Vascular-targeted Photodynamic Therapy in Prostate Cancer: A New Standard of Care?

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Padeliporfin vascular-targeted photodynamic therapy may be preferable to active surveillance for patients with low-risk, localized prostate cancer.
Padeliporfin vascular-targeted photodynamic therapy may be preferable to active surveillance for patients with low-risk, localized prostate cancer.

Padeliporfin vascular-targeted photodynamic therapy may be preferable to active surveillance for patients with low-risk, localized prostate cancer, according to a study published in The Lancet Oncology.1

In many cases of low-risk prostate cancer, active surveillance is appropriate: patients may have favorable outcomes, though it is not uncommon that a treatment intervention is required. For this phase 3 trial (ClinicalTrials.gov Identifier: NCT01310894), researchers evaluated whether this experimental focal therapy would reduce the risk of disease progression or need for radical therapy in contrast with active surveillance.

Of 413 enrolled patients, 206 were randomized to the focal therapy (experimental arm) and 207 were randomized to active surveillance; 185 patients from the experimental arm and 174 patients in the surveillance arm completed 24 months' follow-up.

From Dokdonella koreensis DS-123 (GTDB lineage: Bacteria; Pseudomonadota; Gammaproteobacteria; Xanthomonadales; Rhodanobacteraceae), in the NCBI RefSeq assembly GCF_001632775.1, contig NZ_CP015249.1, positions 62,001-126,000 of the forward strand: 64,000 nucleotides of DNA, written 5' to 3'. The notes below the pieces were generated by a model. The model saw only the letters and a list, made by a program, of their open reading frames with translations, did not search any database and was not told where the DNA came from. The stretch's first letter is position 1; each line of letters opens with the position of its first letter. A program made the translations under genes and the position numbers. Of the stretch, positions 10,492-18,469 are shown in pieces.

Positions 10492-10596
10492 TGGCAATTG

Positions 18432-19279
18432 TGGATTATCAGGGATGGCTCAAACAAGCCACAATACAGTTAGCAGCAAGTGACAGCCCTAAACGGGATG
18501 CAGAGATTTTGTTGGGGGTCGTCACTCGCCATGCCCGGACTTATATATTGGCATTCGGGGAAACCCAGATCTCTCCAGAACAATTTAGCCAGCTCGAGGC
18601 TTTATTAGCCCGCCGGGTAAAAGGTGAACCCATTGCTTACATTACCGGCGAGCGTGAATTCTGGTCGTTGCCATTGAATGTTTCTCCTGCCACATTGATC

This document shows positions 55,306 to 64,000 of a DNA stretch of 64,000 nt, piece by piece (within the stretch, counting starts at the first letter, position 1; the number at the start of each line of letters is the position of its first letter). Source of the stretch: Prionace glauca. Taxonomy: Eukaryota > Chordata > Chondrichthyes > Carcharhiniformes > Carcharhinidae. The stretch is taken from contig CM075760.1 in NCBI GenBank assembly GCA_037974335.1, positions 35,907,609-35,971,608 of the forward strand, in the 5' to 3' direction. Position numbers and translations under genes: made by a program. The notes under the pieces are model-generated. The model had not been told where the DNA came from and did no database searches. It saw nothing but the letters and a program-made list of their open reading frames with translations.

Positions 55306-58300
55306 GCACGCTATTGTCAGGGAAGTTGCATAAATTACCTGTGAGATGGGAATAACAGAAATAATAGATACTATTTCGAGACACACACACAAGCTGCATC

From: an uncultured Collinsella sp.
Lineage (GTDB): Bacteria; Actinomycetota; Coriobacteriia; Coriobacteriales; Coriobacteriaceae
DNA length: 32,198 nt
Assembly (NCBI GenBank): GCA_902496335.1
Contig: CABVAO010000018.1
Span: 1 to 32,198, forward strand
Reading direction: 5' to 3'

At month 24, 28% of all patients randomized to the experimental arm had disease progression; this figure was 58% for patients randomized to the surveillance arm. Observed cases of progression in both arms involved any of the following: more than 3 positive cores, a Gleason pattern of at least 4, disease core length of more than 5mm, or a prostate-specific antigen (PSA) score of more than 10ng/mL for 3 or more consecutive tests. There were also 4 cases of T3 disease in the surveillance arm vs none in the experimental arm.

Nearly half of patients in the experimental arm had a negative biopsy result at 24 month's follow-up; this was observed for only 14% of patients in the surveillance arm.

No single grade 3 or 4 adverse event occurred in more than 2% of either arm. The authors noted, however, that the focal therapy did increase the odds of any adverse event occurring.

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These results show, according to the study's authors, that padeliporfin vascular-targeted photodynamic therapy is a safe and effective treatment option in this patient population, and may be “implemented widely.”

Reference

  1. Azzouzi AR, Vincendeau S, Barret E, et al. Padeliporfin vascular-targeted photodynamic therapy versus active surveillance in men with low-risk prostate cancer (CLIN1001 PCM301): an open-label, phase 3, randomised controlled trial. Lancet Oncol. 2016 Dec 19. doi: 10.1016/S1470-2045(16)30661-1 [Epub ahead of print]

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